Congrats to the Legion on their very unique and solemn traditional celebration.
This story is from Adventure Magazine published 01 February of 1929. It is a great story about the evils of strong drink and the weaknesses of two American Legionnaires whose paths are entwined from the moment they met at Fort St. Jean in Marseilles. Legionnaire Mason embraces the lusty, wine soaked life of the Legion while Haywood becomes a teetotaler determined to reform Mason’s bad habits. J. D. Newsom does a good job in describing life at the Legion depot at Sidi-Bel-Abbes and (as is his style) has a couple hundred of the Legion killed in a chaotic battle at a desert oasis.
An Enemy of Society
Note: If anyone wants to know where to find the entire magazine from where this story was pulled then check out the Pulp Magazine Archive. You will find all sorts of vintage reading material here–lots of Science Fiction, “Weird Tales”, fanzines, and many copies of Adventure. Thanks again to “sas”.
The Nine of Spades appeared in the April, 1938 issue of Adventure. The byline is Pierre Chaine and Georges Surdez. I have no idea who Pierre Chaine is but we all know by now that Surdez’s specialty was tales of the French Foreign Legion. The story is quite remarkable for in only fourteen pages Surdez captures so many elements of the Foreign Legion ethos–the swaggering bravado of elite fighters, their rivalry with other French units, their camaraderie, honor and self-sacrifice, and their dark lust for strong drink that is so often their undoing. This one is purely, 100%, the work of George Surdez. (…and thanks to “eric” for the scan.)
The Nine of Spades
NOTE: Sorry for being so tardy on posting to this blog. We had another death in our small family that hit pretty hard and it was appropriate to take care of more pressing matters first. My mother-in-law lived with us for well over 20 years and will be greatly missed but now her pain is gone and she is in a better place.
This month’s pulp story was written by J. D. Newsom and appeared in the 16 February 1935 issue of Argosy. This is an interesting tale of how the French higher-ups and officer class deal with Legionnaires whose battlefield deeds were slandered and who were punished to protect a peculiar former commander of SenegaleseTirailleurs. Only another battle can clear their record.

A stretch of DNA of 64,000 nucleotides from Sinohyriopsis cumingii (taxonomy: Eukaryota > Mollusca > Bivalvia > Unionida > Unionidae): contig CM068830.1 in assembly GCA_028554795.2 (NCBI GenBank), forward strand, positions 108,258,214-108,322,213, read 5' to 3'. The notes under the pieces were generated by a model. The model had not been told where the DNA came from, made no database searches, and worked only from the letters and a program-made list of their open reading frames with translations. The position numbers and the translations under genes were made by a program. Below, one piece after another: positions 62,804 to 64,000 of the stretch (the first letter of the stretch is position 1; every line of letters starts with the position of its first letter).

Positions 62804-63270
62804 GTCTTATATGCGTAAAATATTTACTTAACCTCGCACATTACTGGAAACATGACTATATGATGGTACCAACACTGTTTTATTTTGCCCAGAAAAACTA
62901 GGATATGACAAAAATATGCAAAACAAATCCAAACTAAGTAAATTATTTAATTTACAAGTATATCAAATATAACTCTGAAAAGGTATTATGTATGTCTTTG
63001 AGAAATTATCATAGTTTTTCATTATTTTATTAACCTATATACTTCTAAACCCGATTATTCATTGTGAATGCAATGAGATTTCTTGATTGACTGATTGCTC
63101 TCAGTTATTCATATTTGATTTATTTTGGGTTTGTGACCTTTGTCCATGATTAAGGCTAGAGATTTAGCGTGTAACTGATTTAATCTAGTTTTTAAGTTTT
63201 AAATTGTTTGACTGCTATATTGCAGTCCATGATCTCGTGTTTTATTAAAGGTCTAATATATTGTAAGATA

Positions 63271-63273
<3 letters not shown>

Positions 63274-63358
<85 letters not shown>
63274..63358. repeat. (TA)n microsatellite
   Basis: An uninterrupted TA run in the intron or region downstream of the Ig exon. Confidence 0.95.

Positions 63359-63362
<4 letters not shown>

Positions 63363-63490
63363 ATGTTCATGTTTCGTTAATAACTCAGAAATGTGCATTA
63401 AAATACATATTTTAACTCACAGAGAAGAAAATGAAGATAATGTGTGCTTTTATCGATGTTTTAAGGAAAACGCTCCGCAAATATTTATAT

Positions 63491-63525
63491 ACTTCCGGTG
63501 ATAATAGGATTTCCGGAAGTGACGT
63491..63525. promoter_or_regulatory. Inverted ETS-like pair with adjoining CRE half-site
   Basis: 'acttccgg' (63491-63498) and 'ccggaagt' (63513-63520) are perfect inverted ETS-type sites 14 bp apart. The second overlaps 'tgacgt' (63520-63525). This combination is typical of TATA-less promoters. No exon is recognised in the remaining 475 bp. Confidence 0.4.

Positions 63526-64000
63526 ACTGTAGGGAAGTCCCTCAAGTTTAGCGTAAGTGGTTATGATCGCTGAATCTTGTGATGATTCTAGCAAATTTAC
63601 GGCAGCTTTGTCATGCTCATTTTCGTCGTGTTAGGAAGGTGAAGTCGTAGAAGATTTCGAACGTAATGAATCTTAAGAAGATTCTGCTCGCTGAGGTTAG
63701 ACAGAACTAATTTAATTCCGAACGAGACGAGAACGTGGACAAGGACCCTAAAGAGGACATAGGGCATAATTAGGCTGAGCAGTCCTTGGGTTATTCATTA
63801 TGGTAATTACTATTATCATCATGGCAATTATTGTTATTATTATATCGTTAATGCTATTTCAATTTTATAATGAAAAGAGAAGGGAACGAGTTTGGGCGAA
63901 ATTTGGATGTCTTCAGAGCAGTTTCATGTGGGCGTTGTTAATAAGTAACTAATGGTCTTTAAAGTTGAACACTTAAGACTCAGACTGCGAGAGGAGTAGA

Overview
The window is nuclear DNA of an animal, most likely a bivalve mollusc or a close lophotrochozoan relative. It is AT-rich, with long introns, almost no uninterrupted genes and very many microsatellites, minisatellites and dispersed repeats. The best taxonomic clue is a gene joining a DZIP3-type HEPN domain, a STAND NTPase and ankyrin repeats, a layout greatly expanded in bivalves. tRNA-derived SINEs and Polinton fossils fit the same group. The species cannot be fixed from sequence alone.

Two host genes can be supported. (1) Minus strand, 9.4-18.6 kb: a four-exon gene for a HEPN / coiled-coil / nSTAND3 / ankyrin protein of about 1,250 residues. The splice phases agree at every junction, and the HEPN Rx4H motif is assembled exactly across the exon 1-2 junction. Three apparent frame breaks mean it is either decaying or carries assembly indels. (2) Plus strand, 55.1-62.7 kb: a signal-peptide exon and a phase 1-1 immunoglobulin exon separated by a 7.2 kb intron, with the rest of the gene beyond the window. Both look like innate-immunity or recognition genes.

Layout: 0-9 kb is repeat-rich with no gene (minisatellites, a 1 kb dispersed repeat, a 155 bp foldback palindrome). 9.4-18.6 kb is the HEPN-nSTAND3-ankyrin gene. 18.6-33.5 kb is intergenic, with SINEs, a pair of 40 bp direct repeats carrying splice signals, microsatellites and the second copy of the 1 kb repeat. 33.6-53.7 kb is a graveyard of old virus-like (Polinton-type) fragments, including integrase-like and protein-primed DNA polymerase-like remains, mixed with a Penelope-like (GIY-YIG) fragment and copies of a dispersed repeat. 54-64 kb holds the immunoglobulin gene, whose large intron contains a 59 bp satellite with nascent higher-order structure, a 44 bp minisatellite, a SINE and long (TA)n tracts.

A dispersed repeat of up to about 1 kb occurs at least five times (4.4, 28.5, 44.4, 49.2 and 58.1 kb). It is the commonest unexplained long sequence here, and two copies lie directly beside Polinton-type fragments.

Grenades for the Colonel
Here is a mixed bag of inspirational items related to miniatures (mainly 1:72 scale).
1. Plastic Soldier Review (PSR). Two of the three new Strelets figures have been reviewed by one of my favorite web pages…the Foot Rif Rebels and the French Foreign Legion Early XX C. PSR has not reviewed the French Foreign Legion WWII figures but these are now out in stores. I got a couple of sets in the mail yesterday and am pretty pleased with the figures although I’m thinking of adding some green stuff to make a hood for the native djellaba. The other Foreign Legion set (French Foreign Legion on the March) is “in preparation” according to the Strelets website. When this get’s released it will add some nice figures to this mix including 6 mounted figures.
2. Umpapa’s Blog About Games. Here is a great set of ESCI Foreign Legion and some Hat WWI French Infantry (Early) figures that have been converted to Senegalese Tirallieurs. Mixed in here are also some figures from Early War Miniatures. Wonderful job done on the uniforms, red fez, and weapons. When you are done looking at the Senegalese check out Umpapa’s work on some Foreign Legion figures here. What is amazing is the work put into the conversions for the heavy weapons teams (MG and Mortar) and artillery section. The setting is the interwar years so the uniforms are spot-on. There is also a Flickr page that has these pictures at a slightly higher resolution.
3. Airfix Fort Sahara. This Work in Progress post on Benno’s shows a masterful conversion of this venerable plastic fort set. A bit further (on page three) you will see some wonderful work on figure conversions. Keep your eyes out for the Legionnaires engaged in their favorite activity–drinking. On page four you can see some familiar ESCI figures converted to ride camels.
4. French Legion at Bir Hakeim. Here are a couple of other posts found on Benno’s showing some very nice figures of Legionnaires in the Libyan Desert. They both are using larger scale 28mm figures from various sources and involve some conversions. Here is some work by “kaktus” and this post has some great work by “ADM”.
Note: Mother Nature has been a bitch lately and has been dumping snow on Wisconsin at a furious rate. Last night we got what looked like well more than a foot of the white nasty stuff and this morning we got another 6 inches. Schools are closed so I hope to get my paints out from storage and maybe get back into these miniatures.
To completely inspire you all, here is a photo sent to me by Olivier V from France depicting a lone “méhariste” on patrol in the frozen Saharan Desert.